- Enlarged lymph nodes under the arm
Treatment for female breast cancer is largely the same for male breast cancer. A person’s options depend greatly on a variety of factors, including the size of the tumor and how far the cancer cells have spread, but possibilities include surgery, chemotherapy, hormone therapy, radiation therapy and targeted therapy.
Mathew Knowles’ Story
Mathew Knowles is the father of Beyoncé and Solange Knowles, an entertainment powerhouse and, perhaps less widely known, a male breast cancer survivor. Since his cancer experience, the 69-year-old “male chest cancer survivor,” as he prefers to be called, has been on a mission to spread awareness for the disease and advocate for the Black community to be proactive about their health.
Knowles was diagnosed with male breast cancer in 2019 after finding little drops of blood on his white shirts and his bedding. He later found out that he carries the BRCA2 (BReast CAncer 2) gene mutation which means that his children had a 50 percent chance of also carrying the gene. Thankfully, Knowles has previously said Beyoncé and Solange have tested negative for the gene mutation.
In a previous conversation with SurvivorNet, Knowles talked about wanting to inform men that they, too, can get breast cancer, but also wanting to urge the African American community to take control of their health.
“I felt I was worth it,” he told SurvivorNet. “I had that self-care.”
He says that distrust of the healthcare industry among people of color “goes back all the way to slavery.” He wants people of color to move forward for the sake of cancer prevention and overall healthcare.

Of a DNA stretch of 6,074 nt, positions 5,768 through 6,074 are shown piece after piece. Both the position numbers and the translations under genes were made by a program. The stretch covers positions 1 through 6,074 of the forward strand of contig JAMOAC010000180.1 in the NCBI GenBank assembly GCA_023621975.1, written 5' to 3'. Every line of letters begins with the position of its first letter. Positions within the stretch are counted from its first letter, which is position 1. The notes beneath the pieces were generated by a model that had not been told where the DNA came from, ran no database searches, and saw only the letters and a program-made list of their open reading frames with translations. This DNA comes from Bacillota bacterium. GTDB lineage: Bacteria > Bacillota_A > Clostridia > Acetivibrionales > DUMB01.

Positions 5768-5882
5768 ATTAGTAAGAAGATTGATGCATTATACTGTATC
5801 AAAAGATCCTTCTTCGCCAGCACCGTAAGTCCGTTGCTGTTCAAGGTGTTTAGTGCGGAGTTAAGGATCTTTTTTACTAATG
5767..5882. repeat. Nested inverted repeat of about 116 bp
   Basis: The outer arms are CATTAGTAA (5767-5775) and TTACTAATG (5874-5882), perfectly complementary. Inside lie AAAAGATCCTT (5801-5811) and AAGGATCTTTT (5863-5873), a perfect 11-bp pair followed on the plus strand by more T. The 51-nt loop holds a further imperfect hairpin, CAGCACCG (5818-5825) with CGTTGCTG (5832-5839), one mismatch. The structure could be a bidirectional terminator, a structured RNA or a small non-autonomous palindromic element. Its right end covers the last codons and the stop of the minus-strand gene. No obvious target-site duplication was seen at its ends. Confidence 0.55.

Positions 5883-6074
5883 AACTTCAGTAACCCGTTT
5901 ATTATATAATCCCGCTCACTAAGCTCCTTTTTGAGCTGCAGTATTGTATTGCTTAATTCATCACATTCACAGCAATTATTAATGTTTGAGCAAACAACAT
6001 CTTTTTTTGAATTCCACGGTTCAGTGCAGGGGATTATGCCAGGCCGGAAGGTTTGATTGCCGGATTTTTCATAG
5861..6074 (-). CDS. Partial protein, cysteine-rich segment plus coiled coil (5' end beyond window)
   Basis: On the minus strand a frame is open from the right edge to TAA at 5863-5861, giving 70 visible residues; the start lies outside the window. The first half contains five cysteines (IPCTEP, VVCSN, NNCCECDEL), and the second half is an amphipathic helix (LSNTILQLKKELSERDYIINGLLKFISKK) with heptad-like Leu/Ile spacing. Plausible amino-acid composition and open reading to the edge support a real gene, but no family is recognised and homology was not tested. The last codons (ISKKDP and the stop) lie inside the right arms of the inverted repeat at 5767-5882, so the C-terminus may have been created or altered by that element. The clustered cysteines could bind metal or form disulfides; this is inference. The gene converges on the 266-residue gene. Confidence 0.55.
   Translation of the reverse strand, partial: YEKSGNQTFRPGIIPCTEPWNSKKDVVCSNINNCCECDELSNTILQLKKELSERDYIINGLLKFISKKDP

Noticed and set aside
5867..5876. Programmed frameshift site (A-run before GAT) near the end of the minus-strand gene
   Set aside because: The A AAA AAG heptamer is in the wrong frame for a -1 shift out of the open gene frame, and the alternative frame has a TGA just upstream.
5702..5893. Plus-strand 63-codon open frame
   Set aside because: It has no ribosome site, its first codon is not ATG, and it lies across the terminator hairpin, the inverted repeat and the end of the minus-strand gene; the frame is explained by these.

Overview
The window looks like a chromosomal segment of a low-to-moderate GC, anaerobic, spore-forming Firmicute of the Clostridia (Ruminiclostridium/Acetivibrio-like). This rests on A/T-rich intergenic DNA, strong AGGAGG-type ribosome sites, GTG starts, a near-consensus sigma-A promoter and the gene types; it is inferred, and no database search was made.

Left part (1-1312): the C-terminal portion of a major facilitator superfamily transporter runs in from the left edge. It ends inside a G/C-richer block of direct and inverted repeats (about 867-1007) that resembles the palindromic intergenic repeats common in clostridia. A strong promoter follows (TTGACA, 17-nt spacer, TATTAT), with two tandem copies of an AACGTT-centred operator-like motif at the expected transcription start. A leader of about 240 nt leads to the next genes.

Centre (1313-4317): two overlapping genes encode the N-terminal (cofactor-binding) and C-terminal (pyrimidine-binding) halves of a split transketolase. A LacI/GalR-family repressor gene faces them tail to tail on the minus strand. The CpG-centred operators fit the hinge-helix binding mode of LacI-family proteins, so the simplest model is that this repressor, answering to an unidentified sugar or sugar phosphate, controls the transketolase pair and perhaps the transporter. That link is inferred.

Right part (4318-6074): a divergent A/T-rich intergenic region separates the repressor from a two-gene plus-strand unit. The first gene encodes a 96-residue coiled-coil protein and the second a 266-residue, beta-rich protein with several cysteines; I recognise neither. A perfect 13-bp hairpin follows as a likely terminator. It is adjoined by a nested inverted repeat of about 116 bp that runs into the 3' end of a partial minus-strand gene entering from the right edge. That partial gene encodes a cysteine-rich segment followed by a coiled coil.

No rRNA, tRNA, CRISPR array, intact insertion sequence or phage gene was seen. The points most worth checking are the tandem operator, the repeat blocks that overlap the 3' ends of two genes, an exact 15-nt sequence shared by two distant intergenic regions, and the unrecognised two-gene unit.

“If there is a new day, I think we have to understand that people of color are in high positions in the medical profession and working vigorously to make change,” he said. “We can’t change what happened years ago, but we can effect change of what happens today. It’s about early detection… When we’re saying, ‘Well, I’m not going to go to the doctor because of what they did 10 years or 20 years ago,’ you’re only hurting yourself. You’re the one that will have the repercussions of not getting early detection.”
And when looking specifically at male breast cancer, Knowles is right to urge Black men, in particular, to be aware of the disease. Despite the fact that breast cancer is about 70 times less common among Black men than Black women, according to American Cancer Society statistics, both Black men and Black women tend to have a worse prognosis when it comes to the breast cancer. (Breast cancer is about 100 times less common among white men than among white women.) Men, in general, also tend to ignore breast cancer symptoms more than women which can be very dangerous.
If you ever feel like something is off, and there might be cause for concern, it’s important to promptly consult your doctor. Men tend to feel a sense of shame when it comes to a breast cancer diagnosis, but there is no reason to be ashamed. Taking care of your body should be the priority, and that means addressing all issues with your doctor – even if they feel hard to talk about.